When someone creates a trust, they also pick a trustee. This person is in charge of carrying out the actions indicated by the trust, but they are not the person who benefits from it.
For instance, maybe the trust is supposed to be used for a college student’s expenses. Obviously, the student can’t have control over the trust or they could just ignore the rules. A third party will operate it instead, paying out the money to cover the student’s expenses.
Unfortunately, a trustee may need to be removed if they do not use that power properly. Some reasons that this happens include:
- The trustee mismanages the funds
- The trustee neglects their duties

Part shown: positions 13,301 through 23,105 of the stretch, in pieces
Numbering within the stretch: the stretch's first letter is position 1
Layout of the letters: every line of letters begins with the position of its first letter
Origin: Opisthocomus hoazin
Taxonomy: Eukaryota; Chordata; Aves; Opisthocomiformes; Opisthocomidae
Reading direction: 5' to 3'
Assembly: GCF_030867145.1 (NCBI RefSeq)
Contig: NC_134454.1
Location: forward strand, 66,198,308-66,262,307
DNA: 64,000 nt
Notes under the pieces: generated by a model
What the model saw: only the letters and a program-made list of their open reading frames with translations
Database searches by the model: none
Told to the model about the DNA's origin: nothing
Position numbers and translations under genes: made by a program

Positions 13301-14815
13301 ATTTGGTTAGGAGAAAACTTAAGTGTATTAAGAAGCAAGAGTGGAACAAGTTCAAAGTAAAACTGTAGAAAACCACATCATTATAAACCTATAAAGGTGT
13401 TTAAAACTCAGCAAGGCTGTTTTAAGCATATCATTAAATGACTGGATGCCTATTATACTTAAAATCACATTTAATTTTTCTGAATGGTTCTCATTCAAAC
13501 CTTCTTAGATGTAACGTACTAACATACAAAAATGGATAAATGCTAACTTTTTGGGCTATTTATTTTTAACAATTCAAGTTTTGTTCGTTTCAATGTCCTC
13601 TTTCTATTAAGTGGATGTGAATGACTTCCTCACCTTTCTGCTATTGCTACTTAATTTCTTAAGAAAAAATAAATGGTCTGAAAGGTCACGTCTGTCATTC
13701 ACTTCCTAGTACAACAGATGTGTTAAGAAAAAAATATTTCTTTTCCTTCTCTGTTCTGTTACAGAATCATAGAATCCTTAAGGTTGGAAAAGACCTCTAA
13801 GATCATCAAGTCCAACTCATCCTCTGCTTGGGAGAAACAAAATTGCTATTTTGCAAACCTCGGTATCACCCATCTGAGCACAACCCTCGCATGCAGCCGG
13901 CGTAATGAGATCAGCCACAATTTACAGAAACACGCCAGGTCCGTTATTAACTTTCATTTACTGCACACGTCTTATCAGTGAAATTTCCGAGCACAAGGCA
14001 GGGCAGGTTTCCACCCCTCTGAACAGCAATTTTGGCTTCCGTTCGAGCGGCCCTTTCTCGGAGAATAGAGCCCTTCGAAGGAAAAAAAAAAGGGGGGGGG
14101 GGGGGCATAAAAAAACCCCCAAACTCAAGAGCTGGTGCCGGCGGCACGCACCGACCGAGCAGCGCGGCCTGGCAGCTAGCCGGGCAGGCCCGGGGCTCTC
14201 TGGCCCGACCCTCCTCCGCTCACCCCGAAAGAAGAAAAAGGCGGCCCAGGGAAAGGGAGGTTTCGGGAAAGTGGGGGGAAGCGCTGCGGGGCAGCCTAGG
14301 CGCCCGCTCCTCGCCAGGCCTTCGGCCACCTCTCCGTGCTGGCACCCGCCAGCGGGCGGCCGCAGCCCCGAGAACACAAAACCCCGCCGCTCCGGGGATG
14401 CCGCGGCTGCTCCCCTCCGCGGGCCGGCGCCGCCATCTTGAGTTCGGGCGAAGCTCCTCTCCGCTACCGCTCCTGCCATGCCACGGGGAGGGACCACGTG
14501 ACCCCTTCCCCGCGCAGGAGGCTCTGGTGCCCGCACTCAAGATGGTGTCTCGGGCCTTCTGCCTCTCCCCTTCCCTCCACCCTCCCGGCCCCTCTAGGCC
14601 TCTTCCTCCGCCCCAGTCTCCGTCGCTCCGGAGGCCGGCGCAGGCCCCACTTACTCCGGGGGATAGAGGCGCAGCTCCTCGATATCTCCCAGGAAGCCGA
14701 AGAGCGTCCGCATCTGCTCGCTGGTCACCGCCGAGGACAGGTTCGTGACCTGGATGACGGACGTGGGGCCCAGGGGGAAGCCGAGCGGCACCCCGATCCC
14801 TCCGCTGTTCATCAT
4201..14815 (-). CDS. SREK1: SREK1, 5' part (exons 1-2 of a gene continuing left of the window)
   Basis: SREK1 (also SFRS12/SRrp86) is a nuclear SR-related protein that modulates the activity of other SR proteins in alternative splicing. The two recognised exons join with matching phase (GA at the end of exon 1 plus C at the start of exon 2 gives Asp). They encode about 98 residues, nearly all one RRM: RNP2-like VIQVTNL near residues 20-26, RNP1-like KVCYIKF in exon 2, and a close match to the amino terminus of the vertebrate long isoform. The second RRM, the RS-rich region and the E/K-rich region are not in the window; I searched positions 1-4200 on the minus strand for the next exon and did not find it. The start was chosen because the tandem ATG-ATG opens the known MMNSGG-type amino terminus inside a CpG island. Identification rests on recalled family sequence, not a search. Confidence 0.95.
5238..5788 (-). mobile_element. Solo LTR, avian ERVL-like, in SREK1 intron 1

- The trustee ignores the terms and/or fails to comply with them
- The beneficiary has good cause to ask the court to remove the trustee
- The trustee is abusing the trust in a manner that benefits themselves
- The beneficiary and the trustee are not on good terms and may even be hostile toward one another
In some cases, the issues are more a lack of proper execution than anything else, such as a trustee who does not pay a student’s tuition on time. In other cases, the trustee’s actions are much more deliberate and detrimental, such as a trustee who takes money out of the trust and uses it for themselves.
No matter what happens, it’s very important for those involved to understand the legal options they have. They may be able to get the trustee removed to ensure that the goals of the estate plan are still met.